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On Such a Full Sea: A Novel Kindle Edition
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|Length: 369 pages||Word Wise: Enabled||Enhanced Typesetting: Enabled|
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Top Customer Reviews
In this book, Lee has a detailed a grim, dystopian future, clearly drawing on the major issues of our day--pollution, income inequality, disease, lack of opportunity and more. The world he has created is rigidly stratified, with the wealthy Charters at the top--those who have all the opportunities and wealth, those in self-contained labor settlements, formerly major U.S. cities, whose purpose is to provide the Charters with food, and those who must fend for themselves in the counties. The heroine, Fan, is from one of the labor settlements, B-Mor, which it quickly becomes apparent was once Baltimore. The labor settlements are populated by the descendants of the "originals," who were brought over from China. There is almost no upward mobility for anyone except the Charters; however, once in a while someone from the settlements, who does exceptionally well on tests, will be plucked away and placed in a Charter community, as Fan's brother had been many years earlier.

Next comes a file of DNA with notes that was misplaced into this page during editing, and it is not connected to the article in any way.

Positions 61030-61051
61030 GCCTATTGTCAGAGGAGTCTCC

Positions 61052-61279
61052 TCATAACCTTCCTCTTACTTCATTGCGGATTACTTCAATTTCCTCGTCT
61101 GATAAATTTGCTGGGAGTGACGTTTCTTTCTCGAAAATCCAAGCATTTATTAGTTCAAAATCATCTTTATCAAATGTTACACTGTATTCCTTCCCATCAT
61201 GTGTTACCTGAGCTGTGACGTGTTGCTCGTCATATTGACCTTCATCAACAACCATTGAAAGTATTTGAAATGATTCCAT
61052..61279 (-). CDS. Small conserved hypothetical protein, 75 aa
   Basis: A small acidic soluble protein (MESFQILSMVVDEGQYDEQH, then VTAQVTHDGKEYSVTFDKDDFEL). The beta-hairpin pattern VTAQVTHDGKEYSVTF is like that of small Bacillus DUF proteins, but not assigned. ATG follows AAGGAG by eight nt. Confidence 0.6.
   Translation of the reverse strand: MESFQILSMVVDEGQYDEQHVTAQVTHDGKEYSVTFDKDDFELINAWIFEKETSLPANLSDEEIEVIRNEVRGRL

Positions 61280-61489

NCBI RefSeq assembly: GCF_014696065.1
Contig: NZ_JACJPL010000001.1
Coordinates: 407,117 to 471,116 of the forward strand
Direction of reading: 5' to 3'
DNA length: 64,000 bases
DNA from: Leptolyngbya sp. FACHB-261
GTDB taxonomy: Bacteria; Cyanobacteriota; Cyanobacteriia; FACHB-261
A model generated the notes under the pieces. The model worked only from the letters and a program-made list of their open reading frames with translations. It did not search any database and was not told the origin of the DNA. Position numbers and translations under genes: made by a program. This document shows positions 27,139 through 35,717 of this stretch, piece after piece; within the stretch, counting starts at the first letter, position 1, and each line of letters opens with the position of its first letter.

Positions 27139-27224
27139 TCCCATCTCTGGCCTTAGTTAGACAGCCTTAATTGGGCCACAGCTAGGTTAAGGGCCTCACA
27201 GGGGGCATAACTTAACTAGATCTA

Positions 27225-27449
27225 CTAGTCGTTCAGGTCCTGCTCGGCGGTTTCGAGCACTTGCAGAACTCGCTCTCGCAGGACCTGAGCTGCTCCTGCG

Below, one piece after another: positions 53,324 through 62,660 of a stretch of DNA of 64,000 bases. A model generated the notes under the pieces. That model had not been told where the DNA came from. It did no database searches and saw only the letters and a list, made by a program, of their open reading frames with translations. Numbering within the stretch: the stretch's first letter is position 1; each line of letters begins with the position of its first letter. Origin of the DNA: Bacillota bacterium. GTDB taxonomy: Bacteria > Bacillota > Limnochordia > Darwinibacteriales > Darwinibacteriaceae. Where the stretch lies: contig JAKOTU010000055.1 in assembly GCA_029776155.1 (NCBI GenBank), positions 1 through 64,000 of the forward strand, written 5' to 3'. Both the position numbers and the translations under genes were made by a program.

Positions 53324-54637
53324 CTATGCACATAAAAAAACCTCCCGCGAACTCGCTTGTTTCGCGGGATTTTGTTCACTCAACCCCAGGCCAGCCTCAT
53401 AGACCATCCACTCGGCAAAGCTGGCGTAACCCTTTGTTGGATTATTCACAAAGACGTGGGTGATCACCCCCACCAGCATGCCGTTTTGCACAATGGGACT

Fan, at 16, is an exceptionally good diver, able to hold her breath longer than anyone and responsible for cleaning the fish tanks that produce seafood for the Charters. She's in love with Reg, who works in the greenhouses. In Lee's futuristic world, cancer (C-illness) is ubiquitous--everyone develops it at some point--except Reg, who for reasons unknown, seems to be impervious. One day, he disappears, and Fan does the unthinkable--she leaves B-Mor in search of him. The rest of the book is an account of her adventures, with people in the counties and the Charters.Read more ›